Wage garnishment is a debt collection process that can be used by creditors to collect unpaid debts from an individual’s paycheck. Wage garnishment laws vary on a state-by-state basis, but in general, wage garnishment can only be used after other attempts at debt collection have been exhausted and the debtor has fallen behind on their payments for 180 days or more. There are two types of wage garnishments: one where all of an individual’s wages are withheld until the debt is paid off and another where a certain percentage of their wages is withheld until the debt is paid off. The latter type of wage garnishment (known as “partial withholding”).
What is wage garnishment?
Wage garnishment is the act of withholding a person’s wages in order to satisfy a debt. Debtors who are facing wage garnishment can try to avoid it by seeking bankruptcy, but the process is not always easy or successful. What are wage garnishment laws? Wage garnishment laws vary from state-to-state and depend on how much an individual owes. For instance, creditors cannot take more than 25% of a debtor’s wages, and this rule varies if the debtor has children under the age of 18. In some states like Florida, creditors can seize all of a debtor’s income, regardless of the number of people living in their household.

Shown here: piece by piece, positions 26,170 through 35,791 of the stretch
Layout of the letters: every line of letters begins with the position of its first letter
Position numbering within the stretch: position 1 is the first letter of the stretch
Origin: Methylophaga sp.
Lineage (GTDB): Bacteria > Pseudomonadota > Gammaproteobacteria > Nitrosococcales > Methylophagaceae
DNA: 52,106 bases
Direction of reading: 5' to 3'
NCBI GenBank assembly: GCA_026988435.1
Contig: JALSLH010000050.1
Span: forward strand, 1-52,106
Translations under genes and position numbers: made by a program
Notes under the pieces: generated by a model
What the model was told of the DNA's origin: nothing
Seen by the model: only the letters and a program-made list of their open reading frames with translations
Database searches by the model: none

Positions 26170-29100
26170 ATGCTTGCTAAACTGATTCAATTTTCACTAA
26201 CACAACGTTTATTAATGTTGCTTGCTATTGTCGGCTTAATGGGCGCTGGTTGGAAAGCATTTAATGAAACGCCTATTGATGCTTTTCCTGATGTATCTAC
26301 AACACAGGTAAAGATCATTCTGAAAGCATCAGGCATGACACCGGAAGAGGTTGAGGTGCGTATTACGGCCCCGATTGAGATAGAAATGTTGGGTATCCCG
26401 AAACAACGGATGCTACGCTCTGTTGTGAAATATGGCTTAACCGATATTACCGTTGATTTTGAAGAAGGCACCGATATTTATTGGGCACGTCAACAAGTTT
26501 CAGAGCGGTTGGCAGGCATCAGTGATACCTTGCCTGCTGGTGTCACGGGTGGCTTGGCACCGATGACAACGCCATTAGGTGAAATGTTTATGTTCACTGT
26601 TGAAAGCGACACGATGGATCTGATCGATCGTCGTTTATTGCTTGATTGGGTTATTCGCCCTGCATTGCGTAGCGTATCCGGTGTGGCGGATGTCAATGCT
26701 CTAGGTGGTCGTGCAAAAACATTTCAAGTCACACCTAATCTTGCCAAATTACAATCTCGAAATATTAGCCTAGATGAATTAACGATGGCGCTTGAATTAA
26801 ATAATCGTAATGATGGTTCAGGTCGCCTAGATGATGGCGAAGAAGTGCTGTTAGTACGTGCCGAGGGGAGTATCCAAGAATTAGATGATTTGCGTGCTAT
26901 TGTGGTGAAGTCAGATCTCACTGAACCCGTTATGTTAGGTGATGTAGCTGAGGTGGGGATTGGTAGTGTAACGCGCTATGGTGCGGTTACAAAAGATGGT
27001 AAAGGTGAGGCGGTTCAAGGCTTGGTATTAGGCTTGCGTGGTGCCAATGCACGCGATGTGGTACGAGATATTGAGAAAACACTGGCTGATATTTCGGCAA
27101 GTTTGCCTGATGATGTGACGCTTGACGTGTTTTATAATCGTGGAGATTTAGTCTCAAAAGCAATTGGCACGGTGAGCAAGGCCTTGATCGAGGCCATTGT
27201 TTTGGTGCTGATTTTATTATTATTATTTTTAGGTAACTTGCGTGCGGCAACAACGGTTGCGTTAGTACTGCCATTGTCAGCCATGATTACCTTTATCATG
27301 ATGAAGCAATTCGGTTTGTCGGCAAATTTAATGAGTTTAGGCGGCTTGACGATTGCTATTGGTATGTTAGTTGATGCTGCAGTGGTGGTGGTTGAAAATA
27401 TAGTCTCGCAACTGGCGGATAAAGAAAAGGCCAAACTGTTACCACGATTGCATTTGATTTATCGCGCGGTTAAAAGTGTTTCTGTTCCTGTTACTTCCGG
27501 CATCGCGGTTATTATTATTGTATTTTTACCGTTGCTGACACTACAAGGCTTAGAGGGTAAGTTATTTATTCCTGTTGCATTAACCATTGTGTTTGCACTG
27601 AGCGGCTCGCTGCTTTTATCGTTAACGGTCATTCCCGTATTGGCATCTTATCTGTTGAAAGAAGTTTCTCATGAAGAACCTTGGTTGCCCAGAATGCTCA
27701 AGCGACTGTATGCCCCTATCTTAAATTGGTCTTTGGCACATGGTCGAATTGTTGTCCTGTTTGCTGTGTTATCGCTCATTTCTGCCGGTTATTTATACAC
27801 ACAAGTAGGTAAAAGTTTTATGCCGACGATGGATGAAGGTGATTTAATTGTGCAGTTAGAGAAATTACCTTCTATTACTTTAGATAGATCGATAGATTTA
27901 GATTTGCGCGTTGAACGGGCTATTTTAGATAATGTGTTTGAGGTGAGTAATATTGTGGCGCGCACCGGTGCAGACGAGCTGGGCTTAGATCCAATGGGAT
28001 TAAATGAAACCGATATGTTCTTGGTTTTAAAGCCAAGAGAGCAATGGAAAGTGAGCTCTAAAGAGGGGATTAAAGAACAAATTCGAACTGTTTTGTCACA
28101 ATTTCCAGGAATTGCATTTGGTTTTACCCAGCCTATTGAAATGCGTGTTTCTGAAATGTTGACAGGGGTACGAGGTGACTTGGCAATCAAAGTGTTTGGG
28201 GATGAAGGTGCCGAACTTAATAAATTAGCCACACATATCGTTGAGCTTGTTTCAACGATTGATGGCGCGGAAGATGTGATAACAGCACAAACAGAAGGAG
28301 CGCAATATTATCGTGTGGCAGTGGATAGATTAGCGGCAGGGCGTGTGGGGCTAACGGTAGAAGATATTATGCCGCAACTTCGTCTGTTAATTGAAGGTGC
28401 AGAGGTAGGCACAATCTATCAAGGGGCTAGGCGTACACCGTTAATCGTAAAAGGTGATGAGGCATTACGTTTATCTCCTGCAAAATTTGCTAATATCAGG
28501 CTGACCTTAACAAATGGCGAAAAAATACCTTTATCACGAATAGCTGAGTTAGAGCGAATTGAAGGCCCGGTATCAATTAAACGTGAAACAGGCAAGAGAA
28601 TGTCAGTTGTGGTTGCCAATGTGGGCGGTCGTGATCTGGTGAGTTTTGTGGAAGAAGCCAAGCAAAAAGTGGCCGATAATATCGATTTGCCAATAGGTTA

Who can get wage garnished?
Who can get wage garnished? Wage garnishment is a process where an individual’s wages are taken by the court to pay back debts. It is possible for any person with a judgment against him or her to be subject to wage garnishment, as long as the debt was incurred under certain circumstances such as bankruptcy, divorce, and child support. Also, if you know someone who has been served with a lawsuit and needs help understanding what it means for their wages to be garnished, you can find out more information by contacting a reliable Wage Garnishment Attorney in Atlanta